By Sam Easter
Published by the Grand Forks Herald on Jun 5, 2018
Grand Forks’ Community Foundation has been building a better city, dollar by dollar, for two decades now.
Formed after the devastation of the 1997 flood, its assets have since grown to more than $11 million, with about $5.6 million dollars disbursed to date. It has scores of separate funds, tied to the community in myriad ways — from the local curling club to public arts and more.
“I think we’re in a really good spot in terms of assets,” said Becca Bahnmiller, the group’s executive director. “I think that puts us in a really good place moving forward.”
Bahnmiller joined the organization in October, succeeding Sheila Bruhn as the group’s top staffer, who had led the foundation on an interim basis for for much of the year. A UND alumna and a former employee of the Empire Arts Center, Bahnmiller has also worked in donations and fundraising for New York City’s New School and for a special education group based in the Twin Cities. Her hiring, which comes after nearly a decade of leadership from former director Kristi Mishler, marked a new era for the city’s biggest philanthropic group.
Bahnmiller pointed out that the foundation has agreed to administer arts funding on behalf of the city and is a sponsor for the “Main Street Grand Forks Challenge” — which matches students with funding to work on community projects. She praised the work being done by the foundation’s Women’s Fund, which has about $700,000 in assets guided by an all-woman advisory board.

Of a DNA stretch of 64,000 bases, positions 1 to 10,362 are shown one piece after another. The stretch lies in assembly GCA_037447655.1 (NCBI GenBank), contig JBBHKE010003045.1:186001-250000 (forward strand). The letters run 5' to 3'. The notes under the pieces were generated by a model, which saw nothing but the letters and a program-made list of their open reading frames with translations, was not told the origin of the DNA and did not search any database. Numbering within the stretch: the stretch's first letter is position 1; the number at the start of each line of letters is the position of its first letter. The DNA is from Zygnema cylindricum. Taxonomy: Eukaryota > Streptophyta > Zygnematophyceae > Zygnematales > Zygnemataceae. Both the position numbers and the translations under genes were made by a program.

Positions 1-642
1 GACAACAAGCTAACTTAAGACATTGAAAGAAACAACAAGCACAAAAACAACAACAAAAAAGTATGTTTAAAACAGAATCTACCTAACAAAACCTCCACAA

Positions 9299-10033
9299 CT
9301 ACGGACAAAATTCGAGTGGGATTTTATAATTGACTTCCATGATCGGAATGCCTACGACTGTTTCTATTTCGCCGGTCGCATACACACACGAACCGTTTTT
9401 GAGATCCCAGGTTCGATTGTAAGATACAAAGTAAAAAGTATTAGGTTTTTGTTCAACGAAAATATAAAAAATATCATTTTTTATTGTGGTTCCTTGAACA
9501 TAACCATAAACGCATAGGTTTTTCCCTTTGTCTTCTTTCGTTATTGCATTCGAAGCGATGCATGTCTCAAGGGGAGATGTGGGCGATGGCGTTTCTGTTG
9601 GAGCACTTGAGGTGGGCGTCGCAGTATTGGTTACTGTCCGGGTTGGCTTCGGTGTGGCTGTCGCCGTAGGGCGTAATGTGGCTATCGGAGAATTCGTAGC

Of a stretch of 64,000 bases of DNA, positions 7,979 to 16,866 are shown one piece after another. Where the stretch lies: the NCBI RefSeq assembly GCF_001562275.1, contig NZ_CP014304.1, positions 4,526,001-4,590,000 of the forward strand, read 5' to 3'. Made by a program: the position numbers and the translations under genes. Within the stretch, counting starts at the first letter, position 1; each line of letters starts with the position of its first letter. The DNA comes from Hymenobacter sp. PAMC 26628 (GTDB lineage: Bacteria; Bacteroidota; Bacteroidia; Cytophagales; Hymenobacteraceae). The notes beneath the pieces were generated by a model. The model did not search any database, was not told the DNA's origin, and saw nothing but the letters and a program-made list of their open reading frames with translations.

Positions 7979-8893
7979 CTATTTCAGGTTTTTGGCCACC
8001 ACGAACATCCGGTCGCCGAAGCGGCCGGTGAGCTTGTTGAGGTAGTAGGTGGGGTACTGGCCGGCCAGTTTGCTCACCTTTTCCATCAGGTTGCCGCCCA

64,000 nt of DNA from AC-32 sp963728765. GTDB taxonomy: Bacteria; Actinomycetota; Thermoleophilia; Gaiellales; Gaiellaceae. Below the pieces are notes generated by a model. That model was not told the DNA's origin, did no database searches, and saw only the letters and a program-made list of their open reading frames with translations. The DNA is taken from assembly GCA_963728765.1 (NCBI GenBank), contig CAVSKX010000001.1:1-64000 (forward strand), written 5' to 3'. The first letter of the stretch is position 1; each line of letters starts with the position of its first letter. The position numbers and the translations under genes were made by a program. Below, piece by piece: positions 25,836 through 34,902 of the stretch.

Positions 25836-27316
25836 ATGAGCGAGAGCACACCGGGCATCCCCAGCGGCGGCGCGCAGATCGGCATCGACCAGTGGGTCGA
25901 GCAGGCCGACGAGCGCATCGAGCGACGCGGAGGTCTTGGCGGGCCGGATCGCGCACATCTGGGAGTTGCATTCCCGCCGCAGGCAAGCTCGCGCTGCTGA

This summer, it’s launching “Gears of Gratitude,” a project that places decorated bikes throughout the community, all sponsored, culminating in a wide-ranging public art project that places them in the community this summer. The project is capped with an event at the end of the year, and the entire enterprise is tied to the Community Foundation’s 20 years in the community.
The foundation was launched in the aftermath of the 1997 flood as community leaders sought to boost a community ravaged by the Red River. Pat Berger, who was an early member of its board of directors, was present for its inaugural meeting in November of that year. According to foundation documents, the group received its nonprofit status in January 1998, when it formally organized its leadership and bylaws.
“Those first couple of years were, ‘Are we going to be able to keep this organization afloat, afford an office etc?’ Some very basic needs,” said Berger, the president and CEO of Grand Forks’ United Way. She added that, as the foundation was forming, leaders had to explain its mission. “In my case, I remember answering a lot of questions from people saying ‘Isn’t that what United Way does?’ Berger’s response would focus on the United Way’s interest in immediate needs and poverty. The foundation, in contrast, was built for a broader mission.
Compared to its size today, that mission started small. The foundation hired staff beginning in 1999, and an anonymous donor pushed its total assets past $1 million for the first time in 2000. The following year, it had 15 funds, including endowments for the Humane Society, the local symphony orchestra and more. In 2002, it distributed just shy of $90,000. Last year, it gave away about $660,000, according to foundation documents.
“What we use out of our fund is interest … made available for partner agencies and ourselves to bring in or go to conferences (or) trainings,” Berger said, like sending a staffer to a summit on addressing community poverty. “We recognize that those dollars are the first to go when you cut budgets.”
Derrick Johnson is vice president of the foundation’s board of directors. He said the foundation faces challenges familiar to any other group in its role. As board leadership comes and goes, often they need to strike a careful balance scouting donors and disbursing funding — but he’s happy with where the foundation is today.
“Things are going very well,” he said. “The key thing is that we have granted millions of dollars back into the community for a whole variety of different organizations.”